Bruce would never be average. Not for any second of any day. Not to Clark. Not to anyone.
Knowing how to cook or clean or live as an average man was never going to make Bruce average and Clark was suddenly immeasurably glad for it. Because he wouldn’t want Bruce any other way. He wouldn’t want Bruce to suppress all the things about himself that made him so far beyond average it made Clark’s head spin and his skin tingle.
“Thank you,” Clark murmured when Bruce stopped laughing and was smiling across the table at him. “Thank you for being willing to do this for me. It was fun. And enlightening.”
Bruce nodded, “For me too.”
“You didn’t mind?”
Bruce shook his head, pushing up to a stand as he grabbed their plates of almost untouched food and took them to the counter. Clark watched Bruce for a moment, his eyes tracing the lines of those long, long legs in his slacks. Of his socked feet on the tile. Of those elegant hands that belonged dancing along a grand piano not washing dishes by hand.
And he ached, he ached to have Bruce right then and there.
Bruce didn’t tense when he came up behind him at the sink and wrapped both arms around his middle. He leaned back into Clark, his shoulder blades muscled and familiar as they pressed firmly into Clark’s chest, his heart a steady thumping cadence that made Clark’s jump to follow.
“You said there would be a prize.”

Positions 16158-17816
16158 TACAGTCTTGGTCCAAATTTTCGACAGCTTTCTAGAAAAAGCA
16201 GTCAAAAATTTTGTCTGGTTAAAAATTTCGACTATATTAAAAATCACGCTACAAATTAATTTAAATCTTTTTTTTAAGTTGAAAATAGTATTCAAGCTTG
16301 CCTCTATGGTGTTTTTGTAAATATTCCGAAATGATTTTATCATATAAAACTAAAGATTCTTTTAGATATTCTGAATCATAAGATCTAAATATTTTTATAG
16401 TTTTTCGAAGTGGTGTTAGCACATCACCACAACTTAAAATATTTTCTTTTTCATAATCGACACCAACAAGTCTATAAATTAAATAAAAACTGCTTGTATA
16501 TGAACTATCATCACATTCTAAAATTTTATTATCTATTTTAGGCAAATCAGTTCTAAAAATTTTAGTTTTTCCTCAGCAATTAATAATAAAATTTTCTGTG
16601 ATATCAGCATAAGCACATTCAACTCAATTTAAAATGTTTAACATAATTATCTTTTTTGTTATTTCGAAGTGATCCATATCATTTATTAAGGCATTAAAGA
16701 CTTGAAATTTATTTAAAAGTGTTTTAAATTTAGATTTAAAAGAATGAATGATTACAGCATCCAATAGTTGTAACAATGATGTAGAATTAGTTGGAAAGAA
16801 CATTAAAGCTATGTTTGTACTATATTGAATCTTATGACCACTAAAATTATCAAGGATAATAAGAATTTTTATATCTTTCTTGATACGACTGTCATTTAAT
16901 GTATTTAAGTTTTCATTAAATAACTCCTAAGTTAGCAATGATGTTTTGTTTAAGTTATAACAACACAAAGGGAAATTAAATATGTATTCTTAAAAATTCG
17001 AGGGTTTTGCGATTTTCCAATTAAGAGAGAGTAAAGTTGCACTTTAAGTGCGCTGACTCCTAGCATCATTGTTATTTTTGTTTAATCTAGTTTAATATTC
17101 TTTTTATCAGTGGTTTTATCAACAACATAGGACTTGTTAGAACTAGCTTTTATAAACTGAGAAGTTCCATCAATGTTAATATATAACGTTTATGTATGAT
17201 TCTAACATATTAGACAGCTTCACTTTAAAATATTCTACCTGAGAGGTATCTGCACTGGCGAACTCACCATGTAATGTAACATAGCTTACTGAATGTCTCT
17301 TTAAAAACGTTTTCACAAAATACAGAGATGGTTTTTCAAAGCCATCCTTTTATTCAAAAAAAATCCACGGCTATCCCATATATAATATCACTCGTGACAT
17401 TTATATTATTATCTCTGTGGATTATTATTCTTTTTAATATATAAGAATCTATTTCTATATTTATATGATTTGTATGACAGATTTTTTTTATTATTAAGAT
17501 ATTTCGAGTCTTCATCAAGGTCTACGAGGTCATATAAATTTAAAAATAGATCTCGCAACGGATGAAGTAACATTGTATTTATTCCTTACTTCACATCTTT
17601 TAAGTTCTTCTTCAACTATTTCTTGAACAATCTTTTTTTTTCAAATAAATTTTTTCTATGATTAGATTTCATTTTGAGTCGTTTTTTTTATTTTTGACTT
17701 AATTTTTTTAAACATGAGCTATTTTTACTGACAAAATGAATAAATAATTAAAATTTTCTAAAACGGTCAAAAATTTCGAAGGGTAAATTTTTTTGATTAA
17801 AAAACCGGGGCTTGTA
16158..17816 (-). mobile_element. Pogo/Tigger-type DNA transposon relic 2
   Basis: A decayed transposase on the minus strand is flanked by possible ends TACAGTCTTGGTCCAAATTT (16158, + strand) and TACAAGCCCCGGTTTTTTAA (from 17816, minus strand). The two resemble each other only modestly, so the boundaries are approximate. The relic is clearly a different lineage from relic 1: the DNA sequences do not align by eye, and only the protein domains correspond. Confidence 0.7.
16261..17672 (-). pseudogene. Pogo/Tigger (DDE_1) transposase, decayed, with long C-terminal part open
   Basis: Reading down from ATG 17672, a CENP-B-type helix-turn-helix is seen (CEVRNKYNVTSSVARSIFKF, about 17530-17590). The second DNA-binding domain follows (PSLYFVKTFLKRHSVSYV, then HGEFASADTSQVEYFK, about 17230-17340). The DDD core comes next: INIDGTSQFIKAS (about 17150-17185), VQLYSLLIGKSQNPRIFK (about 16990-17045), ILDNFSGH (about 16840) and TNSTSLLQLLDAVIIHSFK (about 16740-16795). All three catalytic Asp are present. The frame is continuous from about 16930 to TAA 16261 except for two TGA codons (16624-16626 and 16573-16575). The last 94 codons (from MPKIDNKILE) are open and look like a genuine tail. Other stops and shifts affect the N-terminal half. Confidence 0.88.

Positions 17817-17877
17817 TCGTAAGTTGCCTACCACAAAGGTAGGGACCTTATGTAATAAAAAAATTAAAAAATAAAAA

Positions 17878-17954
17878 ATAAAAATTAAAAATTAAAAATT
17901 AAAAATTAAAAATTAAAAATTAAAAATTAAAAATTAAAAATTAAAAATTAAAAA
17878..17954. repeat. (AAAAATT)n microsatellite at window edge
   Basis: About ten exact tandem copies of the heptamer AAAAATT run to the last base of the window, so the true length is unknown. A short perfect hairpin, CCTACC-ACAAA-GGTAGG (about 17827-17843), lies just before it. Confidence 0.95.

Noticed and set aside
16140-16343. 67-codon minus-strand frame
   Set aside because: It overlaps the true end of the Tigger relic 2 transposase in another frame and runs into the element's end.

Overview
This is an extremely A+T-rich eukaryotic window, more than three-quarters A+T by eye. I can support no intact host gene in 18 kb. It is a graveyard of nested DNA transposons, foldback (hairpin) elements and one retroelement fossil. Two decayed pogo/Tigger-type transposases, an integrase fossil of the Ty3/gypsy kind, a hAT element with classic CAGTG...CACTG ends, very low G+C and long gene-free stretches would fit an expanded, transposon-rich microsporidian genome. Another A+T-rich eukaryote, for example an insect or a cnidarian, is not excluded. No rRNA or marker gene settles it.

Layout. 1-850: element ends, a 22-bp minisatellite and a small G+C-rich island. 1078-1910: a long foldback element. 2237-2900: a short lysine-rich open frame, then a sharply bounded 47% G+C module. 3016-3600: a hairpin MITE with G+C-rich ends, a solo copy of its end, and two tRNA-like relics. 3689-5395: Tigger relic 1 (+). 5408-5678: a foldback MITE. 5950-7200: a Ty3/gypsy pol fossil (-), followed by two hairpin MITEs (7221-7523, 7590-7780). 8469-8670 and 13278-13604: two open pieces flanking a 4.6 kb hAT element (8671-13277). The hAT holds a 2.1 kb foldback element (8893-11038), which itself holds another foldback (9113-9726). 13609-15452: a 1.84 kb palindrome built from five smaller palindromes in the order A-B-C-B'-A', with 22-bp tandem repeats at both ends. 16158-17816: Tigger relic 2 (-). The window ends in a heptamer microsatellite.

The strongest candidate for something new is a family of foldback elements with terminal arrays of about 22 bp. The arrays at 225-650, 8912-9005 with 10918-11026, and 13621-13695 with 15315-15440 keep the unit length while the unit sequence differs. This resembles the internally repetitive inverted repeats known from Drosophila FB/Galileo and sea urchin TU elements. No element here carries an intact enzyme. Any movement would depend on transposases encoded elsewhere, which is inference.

Clark nodded, nosing Bruce’s nape, the soft space of skin behind one ear and Bruce’s hands faltered. He dropped the plate he was scrubbing into the sink and it plopped in the soapy water, sloshing suds up the sides.
“Anything. Anything you want.”
Bruce made a sound or said something that could have been a plea, but Clark’s ears were buzzing and his cognizant mind was fading out in favor of the instinctual one. He became all feeling. He became all of his senses at once and all he wanted to do was feast. Feast on Bruce and all that Bruce was.
Bruce arched back into him, one hand snaking up to hold Clark’s mouth to his, to press their lips hard into each other. Clark responded like he was being commanded to obey. And maybe he was. When they were like this, when the world faded and it was just Bruce and skin and heartbeats, it felt very much like he had no choice but to comply. It felt like his body was on fire and Bruce was the only source of water for miles. Thousands of endless miles.
They made love in the kitchen.
He only got half of Bruce’s clothes off and there were soap bubbles smeared on Bruce’s chest, soaking the sleeve of his shirt and low back. They finished with Bruce clinging desperately to him, legs wrapped firmly around his waist and Clark’s hands the only thing holding him up. Well, aside from the edge of the counter. Which would need another good sanitizing after all the defiling they’d done to it.